Okay so Metropolitan AME is in the Downtown area is sandwiched, as you can see from the photo, between two office buildings. In 1957 the lot value was $74,448, now it’s $17,137,180.
Metropolitan in 1957 was a fairly large African American church with about 1200 members, of which only 450 showed up on any given Sunday. A huge chunk of the membership were professionals, white collar workers, and skilled labor. In the survey, they didn’t give any numbers for the geographic disbursement of their membership, but said a number lived in the Northwest Urban Renewal Area.
Yeah, this one isn’t in Shaw but it is Truxton Circle adjacent.
Eckington Presbyterian was an all white church that disbanded in the mid 1960s rather than integrate. It’s listed address of North Capitol and Florida Avenues don’t really help with figuring out where exactly the church sat. Thankfully the survey says it sat on Square 3516 on lots 116, 117 & 800. Unfortunately, those lots seem to no longer exist, so I’m going to say it is where the NY Pizza place stands. That’s my best guess.
In the survey it does not mention the racial make up but from other sources, it was a white church. It was also mainly white collar families who lived elsewhere in DC. Only 4% of the 290 members lived in the urban renewal area.
So I’m going to go into the well that is the October 1957 Northwest Urban Renewal Area Church Survey to look at churches that may or may not still exist in Shaw.
Lincoln Memorial Congregational is one of those churches that fit into the may and may not exist limbo because the church is no longer functioning and held its last service in 2018. In the September 30, 2018 Washington Post article regarding the church’s shuttering, about a dozen parishioners would show up on any given Sunday. The stated reason for the reduced numbers was the demographic changes in the neighborhood and problems with parking. When you look at what was going on with the church in 1957, neighborhood demographics didn’t matter as much as the parking.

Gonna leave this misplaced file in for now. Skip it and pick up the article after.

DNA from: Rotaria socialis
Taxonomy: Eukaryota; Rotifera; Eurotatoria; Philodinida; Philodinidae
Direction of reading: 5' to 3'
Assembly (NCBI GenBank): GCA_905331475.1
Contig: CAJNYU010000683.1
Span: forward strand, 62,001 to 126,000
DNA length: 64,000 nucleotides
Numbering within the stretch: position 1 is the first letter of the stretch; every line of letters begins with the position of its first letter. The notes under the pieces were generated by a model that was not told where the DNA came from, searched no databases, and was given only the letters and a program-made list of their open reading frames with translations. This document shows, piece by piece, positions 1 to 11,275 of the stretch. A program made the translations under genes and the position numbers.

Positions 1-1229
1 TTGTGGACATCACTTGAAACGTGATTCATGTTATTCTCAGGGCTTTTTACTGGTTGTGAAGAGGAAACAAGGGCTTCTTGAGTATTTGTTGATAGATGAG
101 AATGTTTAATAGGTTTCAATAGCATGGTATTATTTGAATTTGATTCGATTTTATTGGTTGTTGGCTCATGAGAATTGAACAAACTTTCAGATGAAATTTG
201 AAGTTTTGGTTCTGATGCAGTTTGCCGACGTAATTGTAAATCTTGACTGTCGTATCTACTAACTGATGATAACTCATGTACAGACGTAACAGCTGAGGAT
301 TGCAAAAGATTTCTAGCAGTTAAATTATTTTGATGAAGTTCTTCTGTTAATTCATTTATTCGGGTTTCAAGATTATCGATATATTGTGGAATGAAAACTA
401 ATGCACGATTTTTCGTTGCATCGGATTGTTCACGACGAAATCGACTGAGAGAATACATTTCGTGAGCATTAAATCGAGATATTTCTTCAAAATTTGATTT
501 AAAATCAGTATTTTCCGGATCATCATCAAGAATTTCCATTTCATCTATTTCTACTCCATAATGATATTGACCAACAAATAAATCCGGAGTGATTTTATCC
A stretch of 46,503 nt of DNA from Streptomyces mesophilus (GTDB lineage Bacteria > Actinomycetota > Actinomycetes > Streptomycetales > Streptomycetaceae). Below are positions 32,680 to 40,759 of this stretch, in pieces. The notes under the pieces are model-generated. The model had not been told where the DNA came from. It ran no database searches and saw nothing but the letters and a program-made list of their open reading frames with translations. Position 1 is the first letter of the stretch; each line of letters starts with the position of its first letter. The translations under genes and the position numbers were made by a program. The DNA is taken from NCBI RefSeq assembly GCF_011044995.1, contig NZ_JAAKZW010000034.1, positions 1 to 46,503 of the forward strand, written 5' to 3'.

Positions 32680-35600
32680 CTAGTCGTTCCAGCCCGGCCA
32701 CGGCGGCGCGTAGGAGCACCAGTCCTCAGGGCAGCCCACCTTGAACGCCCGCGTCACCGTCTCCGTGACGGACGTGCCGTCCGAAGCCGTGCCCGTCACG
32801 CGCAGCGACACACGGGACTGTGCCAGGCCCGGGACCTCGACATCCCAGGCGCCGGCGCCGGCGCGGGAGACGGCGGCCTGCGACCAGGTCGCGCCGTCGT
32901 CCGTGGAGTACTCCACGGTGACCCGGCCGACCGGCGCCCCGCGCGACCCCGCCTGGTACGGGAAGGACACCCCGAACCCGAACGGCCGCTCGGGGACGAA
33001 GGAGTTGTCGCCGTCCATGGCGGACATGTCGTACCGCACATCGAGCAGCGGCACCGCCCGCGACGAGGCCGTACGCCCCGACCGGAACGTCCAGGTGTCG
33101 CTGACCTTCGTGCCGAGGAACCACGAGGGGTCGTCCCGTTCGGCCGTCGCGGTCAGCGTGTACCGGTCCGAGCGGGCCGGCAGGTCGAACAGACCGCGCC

The Northwest Urban Renewal Area was bigger than the boundaries of Shaw, and encompassed most of Shaw, and only a quarter of the 725 members lived in the urban renewal area. According to the 1957 survey, a majority lived in other parts of DC. A notation says those congregants outside of the urban renewal area lived in upper Northwest, Kenilworth and Brookland. Half of the working parishioners were white collar workers, I’ll guess members of the Black middle class who probably had cars and drove/ car-pooled to church. Those other parts of DC are too far to walk to church in one’s Sunday best.
I thought I had a photo of this church, but I don’t and I don’t feel like snatching one off of Google Street view, but plug in 501 P St NW and you can see the building that is there. Or you can go to the church’s Facebook page and see photos of the church there.
So I’m trying something new here. Putting the PDFs on Scribd, so I can share this. So let’s go over the church’s info shall we?
It reported having 175 members with 85 showing up for regular worship service. For those of you unfamiliar with church attendance, not everyone shows up every week. You’ve got once a week, once a month, and once everyso often members. Depending on the church, some people can remain on membership rolls long after they’ve moved to another church or stopped attending all together. Also some people attend and don’t become members. So there is that.